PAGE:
The neighborhood water meter reader may soon be a sight of the past as the city of Waco pursues a $12 million automated system that can read meters remotely 24 hours a day.

The city next month will apply to the Texas Water Development Board to finance the automated metering infrastructure with a long-term loan.

City officials said the money would be well-spent on a system that would conserve water, help identify and locate leaks, improve operational efficiency and help consumers put their water bill on a diet.

“It does a lot of good things for citizens as well as to the city,” utility director Lisa Tyer said. “It gives us real-time data. In theory, it will allow people to manage their water use. They can set their own water budget.

“It’s your money. If you want to have a $200 monthly water bill, you can have that, but if you don’t want to, you can monitor what’s happening.”

The Texas Water Development Board already has prioritized the project for consideration in its new competitive program for water improvements, known as the State Water Implementation Fund for Texas, or SWIFT. The winners will be chosen this summer, and if Waco gets the nod, it will begin installing meters in phases in the next budget year.

Deputy City Manager Wiley Stem III said the technology for automated meters has improved greatly during the past two decades, and the need for them has grown with the city.

“I think it’s time for us to do this,” Stem said. “I didn’t want to do it 15 years ago, because there were other things we needed to do. . . . We can’t do what we need to do in the next 20 years without this.”

The city’s pre-application to the development board estimates the new system would help the city save 1,462 acre-feet of water a year — 480 million gallons. That estimate assumes better water management by households and businesses and better detection of leaks in the system.

The city is proposing to combine the automated meter system with an “acoustic leak detection” system to help stanch the loss of millions of gallons of water each year.

Tyer said the city hasn’t yet calculated the cost savings from being able to read meters remotely. Currently, a crew of about 8 meter readers make their rounds every day, and others work to change meters and turn water taps off and on.

Some meter servicing will still be necessary after the switch, but most of the meter readers would be deployed to do preventive maintenance elsewhere in the water system, Tyer said.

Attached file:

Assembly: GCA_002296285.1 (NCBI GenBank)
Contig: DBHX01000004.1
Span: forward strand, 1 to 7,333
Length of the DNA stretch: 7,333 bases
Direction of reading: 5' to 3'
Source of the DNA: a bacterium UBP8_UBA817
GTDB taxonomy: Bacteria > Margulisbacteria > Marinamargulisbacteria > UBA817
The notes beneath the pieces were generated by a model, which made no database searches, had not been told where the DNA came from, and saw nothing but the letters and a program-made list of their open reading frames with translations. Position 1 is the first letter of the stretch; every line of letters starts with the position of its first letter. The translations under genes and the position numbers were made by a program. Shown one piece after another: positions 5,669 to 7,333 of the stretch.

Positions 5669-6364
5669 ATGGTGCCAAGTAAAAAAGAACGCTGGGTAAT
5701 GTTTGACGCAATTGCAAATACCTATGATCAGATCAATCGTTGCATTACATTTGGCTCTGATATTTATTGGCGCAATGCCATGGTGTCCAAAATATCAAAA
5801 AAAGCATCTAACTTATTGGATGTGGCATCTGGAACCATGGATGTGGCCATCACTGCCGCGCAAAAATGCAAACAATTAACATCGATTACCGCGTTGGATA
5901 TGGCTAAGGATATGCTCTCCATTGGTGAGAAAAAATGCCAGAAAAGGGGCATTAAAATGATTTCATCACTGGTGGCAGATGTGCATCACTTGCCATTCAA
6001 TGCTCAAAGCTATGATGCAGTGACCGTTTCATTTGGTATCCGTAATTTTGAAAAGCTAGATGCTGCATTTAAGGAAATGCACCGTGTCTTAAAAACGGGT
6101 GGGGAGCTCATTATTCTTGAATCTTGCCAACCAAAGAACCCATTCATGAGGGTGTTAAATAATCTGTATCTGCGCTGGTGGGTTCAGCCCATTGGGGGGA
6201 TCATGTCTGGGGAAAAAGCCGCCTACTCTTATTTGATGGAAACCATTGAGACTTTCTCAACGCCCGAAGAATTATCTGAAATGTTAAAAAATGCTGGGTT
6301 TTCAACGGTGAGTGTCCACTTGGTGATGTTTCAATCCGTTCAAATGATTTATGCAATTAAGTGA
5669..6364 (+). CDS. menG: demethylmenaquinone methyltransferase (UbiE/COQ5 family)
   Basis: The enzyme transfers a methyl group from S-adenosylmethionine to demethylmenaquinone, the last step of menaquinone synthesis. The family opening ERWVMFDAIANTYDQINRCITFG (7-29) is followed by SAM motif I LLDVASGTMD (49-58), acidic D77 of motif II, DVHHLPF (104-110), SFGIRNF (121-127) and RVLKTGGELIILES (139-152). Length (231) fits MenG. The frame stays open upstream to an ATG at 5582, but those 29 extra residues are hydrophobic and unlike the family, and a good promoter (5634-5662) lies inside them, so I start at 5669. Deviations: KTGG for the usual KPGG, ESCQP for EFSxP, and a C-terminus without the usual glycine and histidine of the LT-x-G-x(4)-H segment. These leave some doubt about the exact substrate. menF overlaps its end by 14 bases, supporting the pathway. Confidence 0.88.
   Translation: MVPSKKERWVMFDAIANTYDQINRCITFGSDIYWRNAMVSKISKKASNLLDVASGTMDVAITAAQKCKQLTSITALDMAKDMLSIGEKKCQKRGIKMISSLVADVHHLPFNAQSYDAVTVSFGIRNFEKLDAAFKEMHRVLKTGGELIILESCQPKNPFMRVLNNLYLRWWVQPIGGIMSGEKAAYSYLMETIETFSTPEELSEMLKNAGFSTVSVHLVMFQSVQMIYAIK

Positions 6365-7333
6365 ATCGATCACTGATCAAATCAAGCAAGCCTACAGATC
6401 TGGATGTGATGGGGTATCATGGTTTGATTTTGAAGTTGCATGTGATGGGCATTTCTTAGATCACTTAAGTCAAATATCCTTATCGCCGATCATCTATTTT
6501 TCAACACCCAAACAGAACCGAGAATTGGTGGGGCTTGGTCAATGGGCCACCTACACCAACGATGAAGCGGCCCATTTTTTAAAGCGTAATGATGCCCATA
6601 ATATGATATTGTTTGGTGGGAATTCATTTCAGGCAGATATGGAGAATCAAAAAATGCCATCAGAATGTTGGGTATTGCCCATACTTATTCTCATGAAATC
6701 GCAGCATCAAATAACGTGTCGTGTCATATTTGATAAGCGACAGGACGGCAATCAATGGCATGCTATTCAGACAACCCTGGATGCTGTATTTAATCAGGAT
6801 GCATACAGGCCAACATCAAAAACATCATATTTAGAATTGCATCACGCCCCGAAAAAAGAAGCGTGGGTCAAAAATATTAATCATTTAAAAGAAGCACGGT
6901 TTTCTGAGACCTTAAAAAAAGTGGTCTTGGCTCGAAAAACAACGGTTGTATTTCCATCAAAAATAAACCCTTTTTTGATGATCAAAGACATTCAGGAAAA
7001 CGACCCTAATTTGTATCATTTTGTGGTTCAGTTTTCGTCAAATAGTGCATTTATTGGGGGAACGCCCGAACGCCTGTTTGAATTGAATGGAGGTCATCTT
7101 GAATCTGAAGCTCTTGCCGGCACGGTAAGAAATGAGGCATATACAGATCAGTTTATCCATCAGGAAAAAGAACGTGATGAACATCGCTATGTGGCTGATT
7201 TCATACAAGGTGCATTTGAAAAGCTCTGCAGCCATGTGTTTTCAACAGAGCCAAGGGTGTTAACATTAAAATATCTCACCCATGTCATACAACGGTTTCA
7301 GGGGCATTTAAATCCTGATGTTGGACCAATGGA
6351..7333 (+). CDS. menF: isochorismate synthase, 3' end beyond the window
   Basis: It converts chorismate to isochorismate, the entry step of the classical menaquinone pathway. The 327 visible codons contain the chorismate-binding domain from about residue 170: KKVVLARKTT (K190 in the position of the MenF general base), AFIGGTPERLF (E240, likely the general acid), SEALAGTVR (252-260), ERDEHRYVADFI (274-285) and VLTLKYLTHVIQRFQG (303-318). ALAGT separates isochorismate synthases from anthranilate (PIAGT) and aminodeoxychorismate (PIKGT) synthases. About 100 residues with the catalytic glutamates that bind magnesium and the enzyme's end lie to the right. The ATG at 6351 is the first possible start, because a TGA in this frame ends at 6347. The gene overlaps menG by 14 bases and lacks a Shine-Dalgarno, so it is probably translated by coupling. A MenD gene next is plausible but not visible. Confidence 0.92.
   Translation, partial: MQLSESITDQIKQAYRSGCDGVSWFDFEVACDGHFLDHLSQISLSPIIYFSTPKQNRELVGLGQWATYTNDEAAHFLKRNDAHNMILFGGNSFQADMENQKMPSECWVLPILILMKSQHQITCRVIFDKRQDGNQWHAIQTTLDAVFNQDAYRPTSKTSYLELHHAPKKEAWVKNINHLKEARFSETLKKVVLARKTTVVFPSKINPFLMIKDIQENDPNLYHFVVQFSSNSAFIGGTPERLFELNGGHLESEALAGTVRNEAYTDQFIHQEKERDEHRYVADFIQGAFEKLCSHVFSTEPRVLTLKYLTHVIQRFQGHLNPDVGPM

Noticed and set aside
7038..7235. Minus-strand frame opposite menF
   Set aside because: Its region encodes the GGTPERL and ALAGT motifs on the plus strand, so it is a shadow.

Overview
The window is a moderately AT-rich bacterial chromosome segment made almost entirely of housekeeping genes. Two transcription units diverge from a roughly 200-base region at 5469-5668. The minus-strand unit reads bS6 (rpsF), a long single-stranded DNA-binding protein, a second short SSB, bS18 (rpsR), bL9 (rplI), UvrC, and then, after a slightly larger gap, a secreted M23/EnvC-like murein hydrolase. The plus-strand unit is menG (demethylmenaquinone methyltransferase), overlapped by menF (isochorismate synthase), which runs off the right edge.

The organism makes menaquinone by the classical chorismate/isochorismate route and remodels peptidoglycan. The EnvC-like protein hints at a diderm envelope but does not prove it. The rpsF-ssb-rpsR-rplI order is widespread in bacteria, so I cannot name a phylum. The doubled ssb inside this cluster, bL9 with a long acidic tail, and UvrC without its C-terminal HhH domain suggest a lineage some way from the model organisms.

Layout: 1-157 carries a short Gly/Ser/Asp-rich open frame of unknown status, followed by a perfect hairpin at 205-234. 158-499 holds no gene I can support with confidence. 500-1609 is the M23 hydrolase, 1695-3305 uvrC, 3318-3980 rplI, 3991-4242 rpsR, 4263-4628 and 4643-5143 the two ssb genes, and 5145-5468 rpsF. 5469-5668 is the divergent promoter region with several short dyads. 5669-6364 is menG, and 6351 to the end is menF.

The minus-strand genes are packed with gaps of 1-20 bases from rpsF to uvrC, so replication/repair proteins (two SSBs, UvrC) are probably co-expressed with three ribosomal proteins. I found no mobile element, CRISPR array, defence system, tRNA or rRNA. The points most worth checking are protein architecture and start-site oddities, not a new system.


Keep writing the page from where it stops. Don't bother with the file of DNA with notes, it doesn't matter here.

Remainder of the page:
She said the cost of manual meter reading goes up as cities spread out and meter readers have to drive more miles. And she said it’s not easy work.

“The staff tend to work by themselves,” Tyler said. “There are some safety issues. We’ve had guys jump into dumpsters to get away from dogs. We’ve had someone put glass in the meter box. There’s poison ivy, and they have to read in the rain.”

The city hasn’t chosen a vendor or particular technology for the meter system, but the meters would likely be powered by batteries with a 20-year lifespan. A transmitter on the meter would send a wireless signal to a collection point in the neighborhood, and that signal would be relayed to a centralized point.

The city would probably read meters every hour, allowing it to compile large data sets on how much water is being used in what part of the city.

Real-time information would also be available to customers through a web portal and possibly a customized email or text, Tyer said.

“People could set their own water budgets,” Tyer said. “Depending on the system, we might be able to send them a text saying ‘You’re 5,000 gallons away from your water goal.’ ”

That same system could alert homeowners that their water was running constantly at 2 in the morning, possibly indicating a leak.

Several cities in Texas have successfully implemented automated metering systems over the years, but they haven’t always provided real-time information to consumers, said Allen Berthold, research scientist with the Texas Water Resources Institute at Texas A&M University.

Conservation challenge

“It’s definitely met expectations on cost savings to utilities,” Berthold said. “Conservation is a little more of a challenge. You have to ask, how do you appropriately provide information back to the homeowner in a secure way?”

The institute is working with cities such as Georgetown, Round Rock and Arlington on collecting, managing and sharing data from their automated meters.

Last summer, the city of Arlington launched a web portal that allowed customers to track their water usage, and for those who logged on, water consumption dropped 17 percent.

“That’s over what we expected,” Berthold said. “We expected maybe 5 percent reduction.”

Berthold said the systems help cities resolve questions customers have about their high water bills and increase awareness of how water is being wasted.

“A lot of people have no idea how much water they actually use,” he said. “A lot of people think their highest water use is in the shower, whereas their irrigation system may be going off at 5 or 6 in the morning and using far more. . . . Whenever you can log in and see your water use by the hour, you can really make decisions for your home.”

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